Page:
Second, my journey has been consistently marked by faith. Sometimes the encouraging words of fellow sojourners have strengthened my faith and sometimes even by blind faith. On July 1, I will be transitioning out of Church of the Resurrection, and with faith as my walking stick, moving toward something to which God is calling, but I can’t quite see the top yet. Thomas Merton wrote a prayer that I keep framed in my bathroom so that I can see it every morning when I wake up. I’ve shared this prayer with you before, but I think that it is fitting to repeat:

My Lord God, I have no idea where I am going.
I do not see the road ahead of me.
I cannot know for certain where it will end.
Nor do I really know myself, and the fact that
I think I am following Your will does not mean that I am
actually doing so. But I believe that the desire to please You
does in fact please you.
And I hope I have that desire in all that I am doing.
I hope that I will never do anything apart from that desire.
And I know that, if I do this, You will lead me by the right road,
though I may know nothing about it.
Therefore I will trust You always though I may seem to be lost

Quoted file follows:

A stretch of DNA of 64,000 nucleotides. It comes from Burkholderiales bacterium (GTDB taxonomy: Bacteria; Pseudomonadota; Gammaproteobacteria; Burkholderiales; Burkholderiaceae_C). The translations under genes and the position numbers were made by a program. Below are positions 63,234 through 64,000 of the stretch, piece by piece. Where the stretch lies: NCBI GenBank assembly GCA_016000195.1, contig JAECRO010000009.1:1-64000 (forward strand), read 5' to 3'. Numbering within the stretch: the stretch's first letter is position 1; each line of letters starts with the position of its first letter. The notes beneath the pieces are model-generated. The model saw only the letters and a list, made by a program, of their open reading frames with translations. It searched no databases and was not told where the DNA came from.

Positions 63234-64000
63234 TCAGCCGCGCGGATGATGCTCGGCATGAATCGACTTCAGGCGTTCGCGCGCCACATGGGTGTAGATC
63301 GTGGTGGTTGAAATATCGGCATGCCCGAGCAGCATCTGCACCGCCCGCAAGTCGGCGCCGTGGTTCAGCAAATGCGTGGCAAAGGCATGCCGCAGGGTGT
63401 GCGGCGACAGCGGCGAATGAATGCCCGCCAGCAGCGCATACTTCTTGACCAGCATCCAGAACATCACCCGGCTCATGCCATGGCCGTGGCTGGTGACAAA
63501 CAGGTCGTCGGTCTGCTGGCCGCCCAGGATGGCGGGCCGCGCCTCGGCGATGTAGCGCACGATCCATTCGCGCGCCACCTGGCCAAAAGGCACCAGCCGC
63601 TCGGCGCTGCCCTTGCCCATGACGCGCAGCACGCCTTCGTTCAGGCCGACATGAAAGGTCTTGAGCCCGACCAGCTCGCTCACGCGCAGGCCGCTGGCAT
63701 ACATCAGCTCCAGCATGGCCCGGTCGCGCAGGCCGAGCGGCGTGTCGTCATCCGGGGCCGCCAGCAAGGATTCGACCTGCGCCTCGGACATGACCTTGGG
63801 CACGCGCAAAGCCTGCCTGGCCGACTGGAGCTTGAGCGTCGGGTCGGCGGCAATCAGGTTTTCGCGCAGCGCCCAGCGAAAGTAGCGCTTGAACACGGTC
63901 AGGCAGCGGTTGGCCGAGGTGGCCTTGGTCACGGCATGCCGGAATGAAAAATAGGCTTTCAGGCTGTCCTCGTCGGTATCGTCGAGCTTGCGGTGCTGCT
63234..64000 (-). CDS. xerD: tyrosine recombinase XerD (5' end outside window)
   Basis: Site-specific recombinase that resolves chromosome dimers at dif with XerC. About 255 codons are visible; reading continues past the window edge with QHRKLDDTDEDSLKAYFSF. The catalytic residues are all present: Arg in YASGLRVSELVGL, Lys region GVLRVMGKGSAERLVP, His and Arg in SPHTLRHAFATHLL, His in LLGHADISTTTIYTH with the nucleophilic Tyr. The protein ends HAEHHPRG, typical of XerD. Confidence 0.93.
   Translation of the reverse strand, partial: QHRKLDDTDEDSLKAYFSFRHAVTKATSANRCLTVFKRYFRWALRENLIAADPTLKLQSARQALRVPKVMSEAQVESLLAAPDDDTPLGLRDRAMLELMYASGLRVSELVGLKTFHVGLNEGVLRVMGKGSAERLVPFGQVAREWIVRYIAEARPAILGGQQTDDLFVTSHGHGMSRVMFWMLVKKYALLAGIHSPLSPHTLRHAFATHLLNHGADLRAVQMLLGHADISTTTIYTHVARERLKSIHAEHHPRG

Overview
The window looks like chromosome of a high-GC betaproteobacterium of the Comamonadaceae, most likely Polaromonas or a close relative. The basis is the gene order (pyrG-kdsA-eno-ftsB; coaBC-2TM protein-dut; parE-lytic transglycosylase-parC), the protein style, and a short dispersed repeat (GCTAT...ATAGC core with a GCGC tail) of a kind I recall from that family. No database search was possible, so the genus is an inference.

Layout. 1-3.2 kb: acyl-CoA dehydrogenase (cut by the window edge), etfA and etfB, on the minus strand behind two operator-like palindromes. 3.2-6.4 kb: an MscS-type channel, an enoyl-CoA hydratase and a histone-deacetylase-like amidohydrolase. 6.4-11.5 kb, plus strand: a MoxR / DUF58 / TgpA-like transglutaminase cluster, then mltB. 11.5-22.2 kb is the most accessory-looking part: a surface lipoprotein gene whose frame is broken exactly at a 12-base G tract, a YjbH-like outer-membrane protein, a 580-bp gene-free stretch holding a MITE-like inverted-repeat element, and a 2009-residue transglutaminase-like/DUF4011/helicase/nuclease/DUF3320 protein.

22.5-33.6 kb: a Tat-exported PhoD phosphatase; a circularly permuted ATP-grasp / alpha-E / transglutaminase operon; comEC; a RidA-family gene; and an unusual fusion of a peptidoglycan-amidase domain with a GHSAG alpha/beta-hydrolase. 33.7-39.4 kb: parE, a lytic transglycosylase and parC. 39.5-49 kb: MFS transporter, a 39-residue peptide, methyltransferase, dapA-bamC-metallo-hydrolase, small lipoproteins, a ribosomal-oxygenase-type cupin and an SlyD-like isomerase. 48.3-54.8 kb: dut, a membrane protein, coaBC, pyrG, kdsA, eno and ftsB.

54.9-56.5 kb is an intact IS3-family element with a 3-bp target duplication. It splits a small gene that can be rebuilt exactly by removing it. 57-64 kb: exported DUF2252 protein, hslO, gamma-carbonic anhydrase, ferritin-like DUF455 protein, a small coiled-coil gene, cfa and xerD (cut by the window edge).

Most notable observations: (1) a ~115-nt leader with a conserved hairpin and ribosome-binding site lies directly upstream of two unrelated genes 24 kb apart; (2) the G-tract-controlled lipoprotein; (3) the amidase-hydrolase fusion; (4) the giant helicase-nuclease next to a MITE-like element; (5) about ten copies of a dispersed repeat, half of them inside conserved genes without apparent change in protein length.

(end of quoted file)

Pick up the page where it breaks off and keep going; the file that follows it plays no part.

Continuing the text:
and in the shadow of death.
I will not fear, for You are ever with me,
and You will never leave me to face my perils alone.

Thank you for allowing me to journey with you through the GPS, exploring the mystery of prayer. If you would like to stay in touch, my new email is revnancypauls@gmail.com .

I will conclude with words of Margaret Silf from her prayer book “Wayfaring.”

“I would like to wish you a safe journey along these Gospel roads, but ‘safety’ is not always compatible with the ways of God or with the adventure of prayer. And so I wish you, instead, a graced, and a joyful journey through the darkness and the light, the rock faces and the mountain-top wonderment.”

And let it be so.

Rev. Nancy Pauls, Pastor of Prayer and Congregational Care

Hearing God

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“Speak Lord, for your servant is listening” –1 Samuel 3.9.

 When I was a little girl, God spoke to me regularly. When I was four, I remember sitting on the Morse Avenue beach in Chicago playing in the sand, and I recall thinking how amazing it is that God created each grain of sand different from the next. Here is a picture of sandat 250x magnificationsand

 

I remember thinking if God created each grain of sand, how much more lovingly, God created each individual person in the world. God spoke scripture and truth into me before I even knew there was a book called the Bible. As I got older, my childlike faith became more analytical, and the religious teaching I received made me doubt the authenticity of my experience and forget how to listen to God. Yet, listening to what God is saying is just as important in prayer as talking to God. A good relationship with God in prayer consists of both speaking and listening to God.